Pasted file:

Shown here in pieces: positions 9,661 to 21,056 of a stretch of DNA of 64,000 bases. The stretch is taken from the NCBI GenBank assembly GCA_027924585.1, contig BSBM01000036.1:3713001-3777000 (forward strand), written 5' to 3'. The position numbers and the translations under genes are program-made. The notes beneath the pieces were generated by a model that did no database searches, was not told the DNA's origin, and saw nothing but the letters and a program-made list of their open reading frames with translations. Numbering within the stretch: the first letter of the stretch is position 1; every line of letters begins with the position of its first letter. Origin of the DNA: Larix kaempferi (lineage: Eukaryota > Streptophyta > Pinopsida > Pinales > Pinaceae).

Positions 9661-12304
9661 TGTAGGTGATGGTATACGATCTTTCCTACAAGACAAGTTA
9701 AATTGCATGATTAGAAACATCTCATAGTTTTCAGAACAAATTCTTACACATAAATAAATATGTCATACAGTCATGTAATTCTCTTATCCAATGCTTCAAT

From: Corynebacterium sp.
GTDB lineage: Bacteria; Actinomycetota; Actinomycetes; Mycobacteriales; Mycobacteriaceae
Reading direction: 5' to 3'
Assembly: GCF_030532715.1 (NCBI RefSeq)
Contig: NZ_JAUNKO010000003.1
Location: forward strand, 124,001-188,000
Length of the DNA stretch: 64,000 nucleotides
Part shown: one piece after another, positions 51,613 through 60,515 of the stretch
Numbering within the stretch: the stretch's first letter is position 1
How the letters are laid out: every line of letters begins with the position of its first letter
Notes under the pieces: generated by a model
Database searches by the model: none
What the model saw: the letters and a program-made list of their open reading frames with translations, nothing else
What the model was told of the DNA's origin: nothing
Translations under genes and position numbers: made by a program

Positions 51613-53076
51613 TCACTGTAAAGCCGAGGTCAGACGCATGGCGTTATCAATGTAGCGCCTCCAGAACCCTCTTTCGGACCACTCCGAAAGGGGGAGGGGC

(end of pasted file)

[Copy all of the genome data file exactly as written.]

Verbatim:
Shown here in pieces: positions 9,661 to 21,056 of a stretch of DNA of 64,000 bases. The stretch is taken from the NCBI GenBank assembly GCA_027924585.1, contig BSBM01000036.1:3713001-3777000 (forward strand), written 5' to 3'. The position numbers and the translations under genes are program-made. The notes beneath the pieces were generated by a model that did no database searches, was not told the DNA's origin, and saw nothing but the letters and a program-made list of their open reading frames with translations. Numbering within the stretch: the first letter of the stretch is position 1; every line of letters begins with the position of its first letter. Origin of the DNA: Larix kaempferi (lineage: Eukaryota > Streptophyta > Pinopsida > Pinales > Pinaceae).

Positions 9661-12304
9661 TGTAGGTGATGGTATACGATCTTTCCTACAAGACAAGTTA
9701 AATTGCATGATTAGAAACATCTCATAGTTTTCAGAACAAATTCTTACACATAAATAAATATGTCATACAGTCATGTAATTCTCTTATCCAATGCTTCAAT

From: Corynebacterium sp.
GTDB lineage: Bacteria; Actinomycetota; Actinomycetes; Mycobacteriales; Mycobacteriaceae
Reading direction: 5' to 3'
Assembly: GCF_030532715.1 (NCBI RefSeq)
Contig: NZ_JAUNKO010000003.1
Location: forward strand, 124,001-188,000
Length of the DNA stretch: 64,000 nucleotides
Part shown: one piece after another, positions 51,613 through 60,515 of the stretch
Numbering within the stretch: the stretch's first letter is position 1
How the letters are laid out: every line of letters begins with the position of its first letter
Notes under the pieces: generated by a model
Database searches by the model: none
What the model saw: the letters and a program-made list of their open reading frames with translations, nothing else
What the model was told of the DNA's origin: nothing
Translations under genes and position numbers: made by a program

Positions 51613-53076
51613 TCACTGTAAAGCCGAGGTCAGACGCATGGCGTTATCAATGTAGCGCCTCCAGAACCCTCTTTCGGACCACTCCGAAAGGGGGAGGGGC